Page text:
Two weeks ago AP writer Michael Felberbaum published an interesting story, “FDA review of tobacco products grinds to a halt,” about how the FDA has failed to review 3,500 product applications required by the 2009 Tobacco Act (here).
Felberbaum notes, “The reviews, which are supposed to take 90 days, has [sic] dragged on for years in some cases. About 90 percent of applications have lingered for more than a year.”
The story’s title is not entirely accurate, since it implies that the FDA review had been active. In fact, the agency has not completed any reviews.
The number of applications is large, primarily because the Tobacco Act requires manufacturers to submit them even for minor product changes, and even if the new product is “substantially equivalent” to those already on the market. I wrote in March 2011 that the FDA would “Require tobacco manufacturers to spend millions of dollars to keep their existing tobacco products on the market, and prevent the introduction of new products.” (here).
The accuracy of my prediction is confirmed by Felberbaum: “For example, [Lorillard CEO Murray] Kessler said that under the FDA's guidelines, if the nation's third-biggest tobacco company wanted to take a Kent brand cigarette and rename it ‘Newport,’ it would be subject to review even though ‘it's not substantially equivalent — it's exactly equivalent.’”
At first glance, this FDA bottleneck looks like a win for public health, as it effectively blocks new cigarette introductions. But as I noted almost two years ago, this process would result “in a regulatory nightmare for tobacco harm reduction by threatening existing smokeless products and completely inhibiting new-product innovation.”
There is additional evidence of FDA inaction. On December 17 the agency held a public hearing “to obtain comments …on FDA consideration of applicable approval mechanisms and additional indications for nicotine replacement therapies (NRTs), and to request input on a report to Congress examining the regulation and development of innovative products and treatments for tobacco dependence.” (here).
Officials heard surprisingly consistent testimony – from advocates of tobacco harm reduction and e-cigarettes, strident anti-tobacco groups and tobacco and drug companies – that smoking, not nicotine and tobacco, is the public health problem and that the current federal government obsession with tobacco and nicotine abstinence is an utter failure. The agency was encouraged to give smokers truthful information about the comparative risks of all tobacco products and, most importantly, to implement sensible regulations that would enhance smokers’ awareness of and access to vastly safer and satisfying cigarette substitutes that are already on the market.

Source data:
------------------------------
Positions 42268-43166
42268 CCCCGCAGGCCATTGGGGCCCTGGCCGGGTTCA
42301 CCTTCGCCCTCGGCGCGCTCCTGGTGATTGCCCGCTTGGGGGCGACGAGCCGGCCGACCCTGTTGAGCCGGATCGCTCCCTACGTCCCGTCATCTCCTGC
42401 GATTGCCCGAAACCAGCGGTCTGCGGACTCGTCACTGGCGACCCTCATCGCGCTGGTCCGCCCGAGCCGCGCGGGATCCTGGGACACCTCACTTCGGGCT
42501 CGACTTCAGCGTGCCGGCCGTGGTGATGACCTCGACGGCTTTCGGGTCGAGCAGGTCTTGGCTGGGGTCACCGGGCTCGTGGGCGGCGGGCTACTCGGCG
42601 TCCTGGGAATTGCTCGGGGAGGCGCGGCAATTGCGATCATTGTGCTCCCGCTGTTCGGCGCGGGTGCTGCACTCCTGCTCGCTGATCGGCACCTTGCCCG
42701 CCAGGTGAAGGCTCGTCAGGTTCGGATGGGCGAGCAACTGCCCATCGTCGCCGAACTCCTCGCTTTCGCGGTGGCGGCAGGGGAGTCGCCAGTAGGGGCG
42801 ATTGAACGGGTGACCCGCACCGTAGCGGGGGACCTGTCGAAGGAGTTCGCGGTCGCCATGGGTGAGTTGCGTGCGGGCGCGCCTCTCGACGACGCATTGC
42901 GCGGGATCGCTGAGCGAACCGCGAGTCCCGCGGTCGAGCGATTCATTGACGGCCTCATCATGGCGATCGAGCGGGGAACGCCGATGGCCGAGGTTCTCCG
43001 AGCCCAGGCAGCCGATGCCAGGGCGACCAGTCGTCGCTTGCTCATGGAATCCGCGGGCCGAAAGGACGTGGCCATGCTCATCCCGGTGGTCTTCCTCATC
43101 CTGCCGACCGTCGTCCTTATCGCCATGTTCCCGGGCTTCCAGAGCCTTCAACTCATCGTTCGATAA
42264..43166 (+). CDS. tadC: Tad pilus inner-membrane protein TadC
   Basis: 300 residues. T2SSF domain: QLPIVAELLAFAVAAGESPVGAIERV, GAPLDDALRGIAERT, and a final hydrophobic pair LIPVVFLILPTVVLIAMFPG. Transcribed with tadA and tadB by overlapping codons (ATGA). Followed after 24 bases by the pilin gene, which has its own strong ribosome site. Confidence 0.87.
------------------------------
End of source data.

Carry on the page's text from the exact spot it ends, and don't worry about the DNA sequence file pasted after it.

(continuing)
There is little reason to expect that the hearing will have any impact on FDA behavior. Over two years ago the agency held a public workshop entitled “Risks and Benefits of Long-Term Use of Nicotine Replacement Therapy (NRT) Products” (here). The consensus among experts was that long-term nicotine use has negligible risks and considerable benefits, but the hearing had no appreciable effect on the abstinence-only agenda.
In the past, the FDA has frequently been criticized for its regulatory actions, but hardly ever for regulatory inaction, which may partially explain its behavior. Lars Erik Rutqvist, senior vice president of scientific affairs at snus manufacturer Swedish Match, thinks there is an industry focus: “I think there's suspicion within industry that this is how it's going to be in the future and this is more or less a way of punishing the industry.”
The FDA is not just punishing the industry. By failing to review applications for new smoke-free products, the agency becomes an enabler of cigarette consumption, assuring continued market domination of the deadliest of nicotine delivery systems. That is a public health tragedy.